Fred Barnicoat gives us a short history on modern day aviculture

20 Aug
Fred Barnicoat , who is a retired Latin teacher and founder member of the Rare Finch Conservation Group is often regarded as the grand master of aviculture in South Africa . Fred has kept and bred birds ever since he was a young boy and many of his outstanding articles have been published in leading avicultural publications throughout the world .
 

A Short HISTORY OF AVICULTURE

The oldest journal devoted to keeping and breeding birds in the English language is THE AVICULTURAL MAGAZINE founded in November 1894 to encourage the large and increasing number of people scattered all over the British Isles, who were greatly interested in birds and bird keeping, to compare notes on their experiences by means of the penny post!  The first number was published in Brighton by H.R. Fillmer, (a lawyer) and C.S. Simpson (a medical doctor) on behalf of a committee of some 18 bird keeping enthusiasts. 

In the opening lines they explained the desirability and even necessity to invent a word to denote “ a person interested in the keeping and breeding of birds and “Aviculturist (being analogous to Horticulturist) will do perhaps as well as any other term.  If anyone can suggest a better word, we shall be glad to adopt it – till then we beg to describe ourselves as “AVICULTURISTS”.  This term has been used ever since, and the AVICULTURAL MAGAZINE has continued to be published regularly, it has a long and very distinguished history and is now in its 114th volume!

The increasingly popular hobby of aviculture developed out of the changing fashions in landscape gardening largely influenced by the French aristocratic families aiming to change their ancestral homes into miniature Versailles and introducing bird keeping on a grand scale as one of the attractions in their stately grounds during the late 17th and the 18th Century.  The first Voilet eared Waxbill, for example, ever imported into Europe, appears to have been the one sent in 1754 to King Louis XV’s mistress, the Marquise de Pompadour, in Paris.  Because it lived for 3 years in a city noted for its bitter winters, and at a time when so little was known about the requirements of foreign birds in captivity, one can well believe Madame de Pompadour “was known to be an enthusiastic friend of foreign birds”!

What might be termed “bird fancying” is something rather different and started much earlier.  Various “breeds” of canary were developed in different parts of Europe from the early 16th Century, and Bengalese in Japan from about the same time, while the fancy breeds of pigeon were in vogue long before the Norman Conquest of England in 1066, and poultry breeds even from Roman times!

To return to what we now understand as ‘aviculture’, the Industrial Revolution coloured every aspect of life during the first half of the 19th Century and things came to have a scientific, as opposed to a purely aesthetic interest.  The Zoological Society of London was founded in 1826 for the scientific study of animals at close quarters.  It was the first in the field.  At the same time the Industrial Revolution out of the artisans and factory workers from their traditional rural environment with which their only link might be caged birds, resulting in the initial craving for our hobby.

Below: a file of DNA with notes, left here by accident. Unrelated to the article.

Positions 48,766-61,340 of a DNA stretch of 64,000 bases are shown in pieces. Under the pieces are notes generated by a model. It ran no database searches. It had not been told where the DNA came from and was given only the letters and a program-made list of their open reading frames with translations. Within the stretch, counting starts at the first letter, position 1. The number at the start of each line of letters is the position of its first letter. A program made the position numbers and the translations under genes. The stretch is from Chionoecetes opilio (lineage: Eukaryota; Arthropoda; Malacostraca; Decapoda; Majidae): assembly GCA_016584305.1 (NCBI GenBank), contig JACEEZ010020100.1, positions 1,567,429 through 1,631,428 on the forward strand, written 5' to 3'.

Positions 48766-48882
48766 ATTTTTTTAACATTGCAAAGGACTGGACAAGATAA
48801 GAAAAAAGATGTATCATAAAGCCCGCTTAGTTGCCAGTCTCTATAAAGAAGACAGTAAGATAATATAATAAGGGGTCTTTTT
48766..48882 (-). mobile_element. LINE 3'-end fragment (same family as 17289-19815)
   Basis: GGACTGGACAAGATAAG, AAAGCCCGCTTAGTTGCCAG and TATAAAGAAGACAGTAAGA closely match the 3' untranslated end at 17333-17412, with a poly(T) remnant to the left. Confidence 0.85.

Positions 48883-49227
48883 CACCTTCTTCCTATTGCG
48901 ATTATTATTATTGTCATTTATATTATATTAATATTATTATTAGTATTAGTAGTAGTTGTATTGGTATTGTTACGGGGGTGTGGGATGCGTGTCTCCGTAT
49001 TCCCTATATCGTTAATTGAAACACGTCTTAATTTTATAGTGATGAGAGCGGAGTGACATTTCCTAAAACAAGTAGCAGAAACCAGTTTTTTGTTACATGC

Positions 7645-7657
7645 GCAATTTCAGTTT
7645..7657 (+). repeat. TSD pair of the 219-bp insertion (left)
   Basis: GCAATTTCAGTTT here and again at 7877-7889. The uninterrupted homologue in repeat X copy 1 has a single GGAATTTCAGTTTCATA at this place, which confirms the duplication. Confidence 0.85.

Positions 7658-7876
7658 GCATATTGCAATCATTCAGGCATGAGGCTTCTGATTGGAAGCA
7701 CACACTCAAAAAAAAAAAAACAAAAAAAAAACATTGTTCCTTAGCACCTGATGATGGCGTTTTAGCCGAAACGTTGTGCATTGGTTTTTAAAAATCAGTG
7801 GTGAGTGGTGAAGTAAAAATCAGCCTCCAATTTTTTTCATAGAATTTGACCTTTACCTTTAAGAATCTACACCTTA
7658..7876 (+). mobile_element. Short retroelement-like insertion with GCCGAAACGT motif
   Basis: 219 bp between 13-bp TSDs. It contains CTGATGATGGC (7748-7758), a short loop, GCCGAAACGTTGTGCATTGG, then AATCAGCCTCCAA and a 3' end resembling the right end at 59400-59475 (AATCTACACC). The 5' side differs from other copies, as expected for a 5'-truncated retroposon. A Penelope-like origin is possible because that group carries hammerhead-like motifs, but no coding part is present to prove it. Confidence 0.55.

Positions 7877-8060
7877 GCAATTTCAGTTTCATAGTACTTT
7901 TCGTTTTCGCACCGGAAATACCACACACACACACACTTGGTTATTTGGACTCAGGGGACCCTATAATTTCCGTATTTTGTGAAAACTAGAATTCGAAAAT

In earlier centuries bird keepers tended to be aristocrats, entrusting the care of their birds to skilled employees, but for the new class of Victorian bird owners looking after their birds, personally was an enjoyable part of the hobby.  The time the enthusiast was able to lavish on his hobby in those more leisure days, undoubtedly accounted for much of his success in breeding “difficult” species, or keeping alive exotics in far from perfect conditions

It would appear that in the mid 19th Century Germany led the way in developing expertise in breeding birds in captivity.  It certainly produced the pioneer expert and author in Dr Karl Russ (1833 – 1899) of Berlin, who was the first to popularize the hobby with his publication of 4 illustrated volumes of “Fremdlandischen Stubenvogel” (Foreign Cage Birds) which covered the finches, the parrots and ended with the softbills.  He also founded in 1872 and edited for many years the world’s first avicultural journal “Die Gefiederte Welt” (Feathered World) which appeared monthly, subsequently fortnightly, and then weekly. ( This magazine today is published once a month and it is still widely regarded as a leader in its field visit www.gefiederte-welt.de )

It is obvious to any reader that the German exerted a tremendous influence over the earlier English aviculture literature.  The best known of the earliest  English books, – “Cassell’s Book of Canaries and Cage Birds – British and Foreign” published in 1879 had the Foreign Bird Section written by August F Wiener, who had learnt his bird keeping under Dr Russ before emigrating to England.  Dr Karl Russ truly deserves to be known as the father of modern day aviculture”

Fred Barnicoat

 
 
If you would like to make a donation to the Rare Finch Conservation Group then simply click onto the PayPal button below. All donors will be publically acknowledged on the RFCG website

The Rare Finch Conservation Group is registered in South Africa as a non-profit organisation . It is totally dependent on donations and sponsorships for its future survival . For more information on this pioneering conservation group please contact editor@avitalk.co.za

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